October 5, 2016

2800 FRANCE (New Aquitaine) - At the well sweep

2800 Landes (Gascogne) - At the well sweep

A well sweep is an device used to bring water up from a well. The materials needed to construct it are wooden poles and a heavy weight of stone or clay. A vertical post, with a Y notch at the top, is mounted near the well hole. On the post is placed a horizontal pole, or sweep, which has the weight at one end, and a long, thin pole with an attached bucket at the other. A person would pull the thin pole and bucket down into the well and fill it with water, and the sweep’s weight would then lift the bucket up.

When is correctly balanced, the counterweight will support a half-filled bucket, so some effort is used to pull an empty bucket down to the water, but only the same effort is needed to lift a full bucket. Originally developed in Ancient Egypt, it has been used over time especially in plains. In France, in 1986 there remained a few surviving examples of sweeps in as many as 36 départements, where they are known, according to regional dialects, as cigogne / cigounho, canlèvo, banlèvo, manlèvo, gruo, brimbale.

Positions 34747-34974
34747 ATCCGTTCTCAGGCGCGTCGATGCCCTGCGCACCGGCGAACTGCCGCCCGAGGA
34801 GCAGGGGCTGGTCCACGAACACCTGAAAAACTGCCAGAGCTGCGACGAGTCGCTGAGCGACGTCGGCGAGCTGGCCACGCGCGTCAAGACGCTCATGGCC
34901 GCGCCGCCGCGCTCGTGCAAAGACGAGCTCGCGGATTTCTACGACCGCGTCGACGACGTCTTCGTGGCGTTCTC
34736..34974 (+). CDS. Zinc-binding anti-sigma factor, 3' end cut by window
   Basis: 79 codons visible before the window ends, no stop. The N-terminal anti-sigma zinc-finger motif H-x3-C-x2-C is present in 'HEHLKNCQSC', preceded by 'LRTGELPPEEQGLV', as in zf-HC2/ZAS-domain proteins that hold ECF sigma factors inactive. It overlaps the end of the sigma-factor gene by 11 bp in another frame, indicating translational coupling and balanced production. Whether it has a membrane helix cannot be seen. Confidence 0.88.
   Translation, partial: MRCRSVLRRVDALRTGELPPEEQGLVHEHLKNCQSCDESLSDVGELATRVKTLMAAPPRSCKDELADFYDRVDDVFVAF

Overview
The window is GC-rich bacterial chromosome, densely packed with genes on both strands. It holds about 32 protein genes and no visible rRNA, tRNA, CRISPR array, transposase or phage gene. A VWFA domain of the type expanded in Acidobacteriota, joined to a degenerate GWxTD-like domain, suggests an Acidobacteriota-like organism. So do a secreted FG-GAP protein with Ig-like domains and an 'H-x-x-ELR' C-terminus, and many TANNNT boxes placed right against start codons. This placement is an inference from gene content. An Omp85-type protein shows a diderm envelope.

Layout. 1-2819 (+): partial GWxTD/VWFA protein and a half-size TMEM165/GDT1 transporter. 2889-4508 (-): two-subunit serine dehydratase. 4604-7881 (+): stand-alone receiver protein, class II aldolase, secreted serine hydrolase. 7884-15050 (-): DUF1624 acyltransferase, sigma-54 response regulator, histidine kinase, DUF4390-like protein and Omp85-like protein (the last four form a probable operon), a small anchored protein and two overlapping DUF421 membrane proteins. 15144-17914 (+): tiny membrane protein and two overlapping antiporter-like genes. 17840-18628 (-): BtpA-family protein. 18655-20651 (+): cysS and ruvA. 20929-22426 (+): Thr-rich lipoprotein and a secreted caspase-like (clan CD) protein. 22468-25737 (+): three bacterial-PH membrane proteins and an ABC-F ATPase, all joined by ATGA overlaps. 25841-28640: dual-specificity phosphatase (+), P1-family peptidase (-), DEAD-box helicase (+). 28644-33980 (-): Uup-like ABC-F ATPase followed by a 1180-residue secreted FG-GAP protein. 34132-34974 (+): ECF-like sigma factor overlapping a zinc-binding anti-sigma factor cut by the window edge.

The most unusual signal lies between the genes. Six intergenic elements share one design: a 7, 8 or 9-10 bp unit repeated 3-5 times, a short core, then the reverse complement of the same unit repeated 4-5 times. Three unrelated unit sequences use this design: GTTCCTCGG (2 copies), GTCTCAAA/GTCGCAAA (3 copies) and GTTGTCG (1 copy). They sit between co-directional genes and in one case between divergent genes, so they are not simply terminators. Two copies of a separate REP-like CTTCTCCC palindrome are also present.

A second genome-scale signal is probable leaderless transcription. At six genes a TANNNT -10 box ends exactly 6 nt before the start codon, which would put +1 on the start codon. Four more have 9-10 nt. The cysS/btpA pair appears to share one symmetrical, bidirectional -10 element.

About the stamps
About the first stamp, issued to mark the International Chess Festival, I wrote here. The second stamp, depicting Saint Louis (1214-1270), is part of the series France History, about which I wrote here. About the third stamp, issued to mark the Centenary of the birth of Marie Curie. Marie Skłodowska Curie, I wrote here.

The fourth stamp, designed by Jean Pheulpin and issued on May 6, 1968, depicts Château de Langeais.

About the last stamp, issued to mark the World Exhibition of the Youth Philatelic, JuvaRouen 76, I wrote here

What is a well sweep and how does it work? - Madison Barns

The balancing well in France - The website of Pierre Seche

Sender: Jean-Yves Gerlat & Starling
Sent from Grenoble (Auvergne-Rhône-Alpes / France), on 02.09.2016

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